Temperatures closer to average and most of the snow disappearing remind many of us that the summer show season is just around the corner. In fact, some are already competing in spring shows. While this column is specific to raising and feeding show animals, several principles apply to all heifers.

Birth to 3 months old
    Raising a purple-ribbon show heifer starts at birth. Sound management tactics need to be implemented at day one to allow the animal to achieve its genetic potential. One gallon of high quality colostrum should be given as soon as possible after birth. The navel should be dipped with 7 percent tincture iodine. Maternity pens need to be clean and dry.
    High quality, all-milk protein milk replacer or pasteurized whole milk can both work well for future show calves. Accelerated programs work well to maximize growth during the first few months of age. A high-quality starter should be offered free choice up to 3 months of age. Clean, fresh water should be offered by day five to maximize starter digestion and intake. Typically, no hay is offered during this period.  

Heifers greater than 3 months old
    The goal in the post-weaning period and the months to follow is to continue building bone and lean muscle mass like a well-conditioned athlete. Grain needs should be monitored based on body condition and individual heifer metabolism. Top dress high-quality protein sources to help meet amino acid requirements. This can include soybean meal, canola meal, blood meal and a variety of bypass soybean-based products.
    In most cases, little or no silage will be fed to show heifers as it can limit rib development. Lots of hay is the key to this rib expression. The type of hay is as important as the ingredients in the grain mix. Hay must be clean and free of mold. Grass hay typically works best, although some mixtures with alfalfa may benefit younger heifers. Keep in mind, high-quality grass can be highly digestible and increase body condition.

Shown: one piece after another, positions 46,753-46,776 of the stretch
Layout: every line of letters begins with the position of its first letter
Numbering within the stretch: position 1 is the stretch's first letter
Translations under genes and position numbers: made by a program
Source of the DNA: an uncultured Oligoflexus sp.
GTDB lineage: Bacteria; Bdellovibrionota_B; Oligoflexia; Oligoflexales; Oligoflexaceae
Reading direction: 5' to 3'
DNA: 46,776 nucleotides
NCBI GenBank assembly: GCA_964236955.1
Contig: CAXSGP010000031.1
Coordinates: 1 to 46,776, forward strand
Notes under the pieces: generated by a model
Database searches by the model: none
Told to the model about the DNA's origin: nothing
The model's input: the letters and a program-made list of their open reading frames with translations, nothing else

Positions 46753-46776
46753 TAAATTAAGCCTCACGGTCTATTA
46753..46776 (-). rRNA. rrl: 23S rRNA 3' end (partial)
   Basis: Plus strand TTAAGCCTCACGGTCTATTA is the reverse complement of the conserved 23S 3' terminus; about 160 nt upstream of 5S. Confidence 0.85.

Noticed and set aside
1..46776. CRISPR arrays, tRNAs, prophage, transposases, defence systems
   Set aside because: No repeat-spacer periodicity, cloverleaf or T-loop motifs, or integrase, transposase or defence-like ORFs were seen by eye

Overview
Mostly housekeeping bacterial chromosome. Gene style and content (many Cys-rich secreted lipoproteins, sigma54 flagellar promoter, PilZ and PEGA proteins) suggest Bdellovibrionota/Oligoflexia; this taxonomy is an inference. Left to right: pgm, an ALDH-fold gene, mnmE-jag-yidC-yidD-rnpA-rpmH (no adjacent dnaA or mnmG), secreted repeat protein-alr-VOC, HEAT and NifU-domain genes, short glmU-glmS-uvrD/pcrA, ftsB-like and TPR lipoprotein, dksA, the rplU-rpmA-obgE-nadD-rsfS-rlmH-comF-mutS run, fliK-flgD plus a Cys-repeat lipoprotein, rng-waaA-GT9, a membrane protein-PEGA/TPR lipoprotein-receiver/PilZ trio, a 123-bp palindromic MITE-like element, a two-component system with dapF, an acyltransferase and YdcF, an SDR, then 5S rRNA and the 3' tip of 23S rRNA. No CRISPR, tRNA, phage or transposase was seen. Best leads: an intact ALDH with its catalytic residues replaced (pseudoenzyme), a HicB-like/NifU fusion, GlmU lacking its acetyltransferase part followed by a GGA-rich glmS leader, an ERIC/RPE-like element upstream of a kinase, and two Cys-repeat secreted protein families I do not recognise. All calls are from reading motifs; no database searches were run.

Feeding straw as a primary forage source can work for weight loss situations. It is very important to ensure proper mineral and vitamin fortification through this period. The best solution is to prevent the animal from getting too heavy by monitoring body condition and watching carbohydrate offerings and forage quality.

Show day feeding
    Filling an animal properly the day of the show is a learned art. Water is typically limited the morning until just before it’s time to enter the ring. Start with hay and offer different varieties. Beet pulp is commonly soaked and used for bloom. This is not a smorgasbord – offer everything in small amounts. Heifers can reach a point of too much fill, especially those that are conformationally weak across the topline.

Management considerations
    Keep all heifers clean and dry. Proper ventilation is critical throughout all stages of life. Fans to move air can yield better hair quality, but watch for drafts on younger animals. Exercise is critical for yearling heifers to develop lean muscle and accentuate dairyness, and it is also important for blood flow suppling nutrients to cells. Keep pen group sizes small with less competition. Keeping similar age heifers together will also help. Provide clean, available water at all times.
    Start clipping the long winter hair coats in March or April. This year’s cold spring made it difficult to start too early. Keep body hair short and work with topline hair often. Wash heifers frequently to improve hair quality and increase the animal’s comfort level. Soap should only be used a couple times per week. Make sure it is all washed out.

Enjoy the show
    No silver bullets will create the perfect show heifer. It takes sound management and a keen eye to customize the best feeding strategy for each heifer. While it takes some time and effort, it can yield a purple ribbon heifer.
    Barry Visser is a nutritionist for Vita Plus.